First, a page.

SitNews - Stories in the News - Ketchikan, Alaska


Eagles may lose endangered status
Scripps Howard News Service


June 18, 2007

VENTURA, Calif. -- The bald eagle eyed the man warily.

It flapped its wings, spat guttural clucks from its hook-shaped beak and climbed onto a branch in the massive nest, spreading its 6-foot wings to make it look bigger than the 8-week-old eaglet it was.

But Jim C. Spickler was unfazed. He'd flown across the country, hiked through canyons on Santa Cruz Island and climbed this tree for this one moment, to grab this young bird so the scientists waiting below could study it.

Distracting the bird with a branch, Spickler used his free bare hand and snagged the leg of the bird just above its dagger-sharp talons.

Then the canopy biologist, who had performed this same ritual on bald eagles across the country, bagged the bird and lowered it to the ground, where a group of biologists waited with a tackle box full of syringes, calipers and scales.

This bird is part of a larger success story swooping over the Channel Islands off the Southern California coast and the entire country: Bald eagles are making a comeback.

More than three decades after the bald eagle became one of the first animals listed under the Endangered Species Act, the U.S. Fish and Wildlife Service is likely to take the bird off the list later this month.

Removal of the national symbol from the list that highlights some of the country's greatest environmental problems has conservationists celebrating that, given the right tools, the system can work.

"By anyone's measure, this is a fantastic wildlife conservation story," Fish and Wildlife Service spokesman Nicholas Throckmorton said. "With some hard work and the removal of DDT from the environment and the Endangered Species Act, it is possible to recover species."

Efforts to reintroduce the majestic birds onto the Channel Islands have played a huge part in re-establishing bald eagle populations across Southern California.

Bald eagles brought in from Alaska and Washington and placed on the islands later flew to the mainland, helping establish populations there. Seven chicks have hatched naturally on the islands in the past two years.

The bird that was the first naturally born bald eagle on the islands in more than 50 years has been tracked flying around Santa Barbara and another that was placed on Catalina Island has been seen flying near Palm Springs.

"We are starting down a long road, but we are seeing that it is possible that we are going to have the recovery of the historical populations of bald eagles," said Kate Faulkner, chief of resources management for Channel Islands National Park.

Still, the issue of DDT, which led to the eagle's decline around the country, is still a problem. Until the 1970s, the pesticide was dumped into the ocean off the Palos Verdes Peninsula. DDT contaminated the marine life that the eagles ate, leading to eggs with shells so thin that parents would crush the eggs during incubation.

DDT is still found in the fat of sea lions that live on San Miguel Island, and scientists have no firm grasp on how long the poison will be in the food chain.

One egg that was laid in a ground nest on Santa Cruz Island this year broke and it is unclear if it was because of DDT contamination or other factors.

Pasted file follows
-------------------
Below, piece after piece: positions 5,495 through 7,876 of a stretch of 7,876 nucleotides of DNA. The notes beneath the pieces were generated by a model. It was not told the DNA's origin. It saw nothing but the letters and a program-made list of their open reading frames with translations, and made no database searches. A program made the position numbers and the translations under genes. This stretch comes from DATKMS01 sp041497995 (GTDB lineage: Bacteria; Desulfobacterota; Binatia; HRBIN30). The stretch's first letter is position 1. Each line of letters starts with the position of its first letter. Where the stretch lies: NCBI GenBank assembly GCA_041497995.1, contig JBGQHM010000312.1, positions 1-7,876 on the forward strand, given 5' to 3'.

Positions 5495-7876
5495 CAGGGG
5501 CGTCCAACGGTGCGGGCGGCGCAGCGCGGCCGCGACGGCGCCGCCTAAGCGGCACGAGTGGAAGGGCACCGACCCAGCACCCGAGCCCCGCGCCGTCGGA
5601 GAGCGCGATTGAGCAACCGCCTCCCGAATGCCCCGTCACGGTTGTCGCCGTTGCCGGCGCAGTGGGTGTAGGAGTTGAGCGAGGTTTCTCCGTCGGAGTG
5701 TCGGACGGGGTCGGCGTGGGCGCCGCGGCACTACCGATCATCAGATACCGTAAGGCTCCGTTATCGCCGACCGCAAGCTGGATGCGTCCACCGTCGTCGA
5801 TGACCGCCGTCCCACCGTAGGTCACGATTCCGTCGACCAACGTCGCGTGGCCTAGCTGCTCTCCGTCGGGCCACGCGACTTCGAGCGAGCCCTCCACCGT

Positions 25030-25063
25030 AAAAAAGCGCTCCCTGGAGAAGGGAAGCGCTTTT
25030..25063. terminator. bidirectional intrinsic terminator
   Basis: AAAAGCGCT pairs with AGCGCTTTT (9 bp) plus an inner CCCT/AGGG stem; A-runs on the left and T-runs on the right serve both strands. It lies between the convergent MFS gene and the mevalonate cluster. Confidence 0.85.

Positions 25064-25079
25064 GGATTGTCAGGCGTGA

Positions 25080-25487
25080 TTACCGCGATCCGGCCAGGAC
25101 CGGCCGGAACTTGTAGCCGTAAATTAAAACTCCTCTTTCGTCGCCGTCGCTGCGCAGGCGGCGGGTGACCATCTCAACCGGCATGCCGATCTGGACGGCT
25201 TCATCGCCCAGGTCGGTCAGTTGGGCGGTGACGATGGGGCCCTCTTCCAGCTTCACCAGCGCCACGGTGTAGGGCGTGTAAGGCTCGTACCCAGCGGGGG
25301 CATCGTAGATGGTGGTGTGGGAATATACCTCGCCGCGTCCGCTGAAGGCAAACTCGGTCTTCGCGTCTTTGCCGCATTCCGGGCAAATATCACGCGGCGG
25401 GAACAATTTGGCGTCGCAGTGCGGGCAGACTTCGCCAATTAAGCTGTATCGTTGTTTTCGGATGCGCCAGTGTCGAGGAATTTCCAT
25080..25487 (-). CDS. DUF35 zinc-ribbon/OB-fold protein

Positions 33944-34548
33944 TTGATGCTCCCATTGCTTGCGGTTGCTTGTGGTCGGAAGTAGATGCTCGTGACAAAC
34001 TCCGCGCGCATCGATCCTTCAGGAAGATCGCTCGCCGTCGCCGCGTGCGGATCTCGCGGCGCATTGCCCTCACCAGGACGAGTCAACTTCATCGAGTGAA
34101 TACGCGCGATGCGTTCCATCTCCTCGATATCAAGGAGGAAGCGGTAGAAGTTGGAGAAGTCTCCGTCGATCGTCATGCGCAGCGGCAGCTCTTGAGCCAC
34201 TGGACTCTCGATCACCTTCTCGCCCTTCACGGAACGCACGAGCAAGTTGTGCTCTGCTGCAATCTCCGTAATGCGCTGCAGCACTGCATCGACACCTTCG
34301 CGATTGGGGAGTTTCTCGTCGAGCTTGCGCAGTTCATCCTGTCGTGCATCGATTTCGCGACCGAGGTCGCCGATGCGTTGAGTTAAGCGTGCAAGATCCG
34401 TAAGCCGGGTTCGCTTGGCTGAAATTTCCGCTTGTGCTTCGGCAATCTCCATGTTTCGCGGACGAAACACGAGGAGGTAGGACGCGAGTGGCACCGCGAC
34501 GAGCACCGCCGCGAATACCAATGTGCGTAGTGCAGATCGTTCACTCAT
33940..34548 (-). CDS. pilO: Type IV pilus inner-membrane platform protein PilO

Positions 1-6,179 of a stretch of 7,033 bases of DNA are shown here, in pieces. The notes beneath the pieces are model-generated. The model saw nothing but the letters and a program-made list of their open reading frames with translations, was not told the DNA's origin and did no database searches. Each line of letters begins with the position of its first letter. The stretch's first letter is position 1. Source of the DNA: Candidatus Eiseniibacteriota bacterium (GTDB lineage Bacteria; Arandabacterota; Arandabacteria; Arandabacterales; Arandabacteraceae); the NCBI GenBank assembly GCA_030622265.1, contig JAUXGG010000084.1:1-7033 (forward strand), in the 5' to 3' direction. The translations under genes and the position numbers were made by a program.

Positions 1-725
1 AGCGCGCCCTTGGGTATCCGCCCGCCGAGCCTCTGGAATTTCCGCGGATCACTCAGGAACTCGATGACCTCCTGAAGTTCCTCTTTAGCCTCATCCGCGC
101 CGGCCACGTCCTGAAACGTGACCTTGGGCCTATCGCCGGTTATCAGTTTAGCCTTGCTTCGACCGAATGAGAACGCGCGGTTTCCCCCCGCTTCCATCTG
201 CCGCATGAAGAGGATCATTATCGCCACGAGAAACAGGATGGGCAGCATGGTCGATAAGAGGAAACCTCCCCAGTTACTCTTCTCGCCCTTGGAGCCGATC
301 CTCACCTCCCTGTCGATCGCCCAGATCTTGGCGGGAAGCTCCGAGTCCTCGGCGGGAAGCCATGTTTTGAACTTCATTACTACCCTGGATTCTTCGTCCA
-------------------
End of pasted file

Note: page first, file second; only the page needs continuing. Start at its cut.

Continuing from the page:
Eagles on the islands are far behind the rate of recovery in the lower 48 states, which have an estimated 10,000 breeding pairs. There were only four active nests on the northern and southern islands this year.

"We are a long way from being over the hump," said Dave Garcelon, president of the Institute for Wildlife Studies, who has been working to reintroduce the bald eagles on the Channel Islands for more than 20 years. He hopes that in the next few years, a dozen pairs of birds will be mating.

Beyond the DDT issue, another factor is that much of the prime bald eagle habitat around Southern California areas near the water where the birds like to hunt for fish are so developed that bald eagles are unlikely to return to those areas. Channel Islands National Park, with miles of undeveloped shoreline overlooking an ocean full of a seafood buffet, provides the perfect habitat.

Although most environmental groups support taking the bald eagle off the list, some fear that the birds could suffer without the protection of the Endangered Species Act. The Bald and Golden Eagle Protection Act, which makes it a crime to harm or kill either bird, will be the overriding law protecting them.

But the Endangered Species Act went one step further, protecting not only the birds but also the habitat in which they live.

Robin Silver, board chairman for the Center for Biological Diversity, said when that habitat protection goes, the eagles could lose.

"The issue is not whether you can kill an individual animal, but if you have widespread habitat destruction," he said. The precious land along lakes and oceans could be gobbled up by development and the eagles would no longer have a home, he added.

But that won't be a problem for the birds that call Channel Islands National Park home. The only thing likely to change in the park is that there will be more bald eagles in the future.


Contact Zeke Barlow of the Ventura County Star in California at

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Stories In The News
Ketchikan, Alaska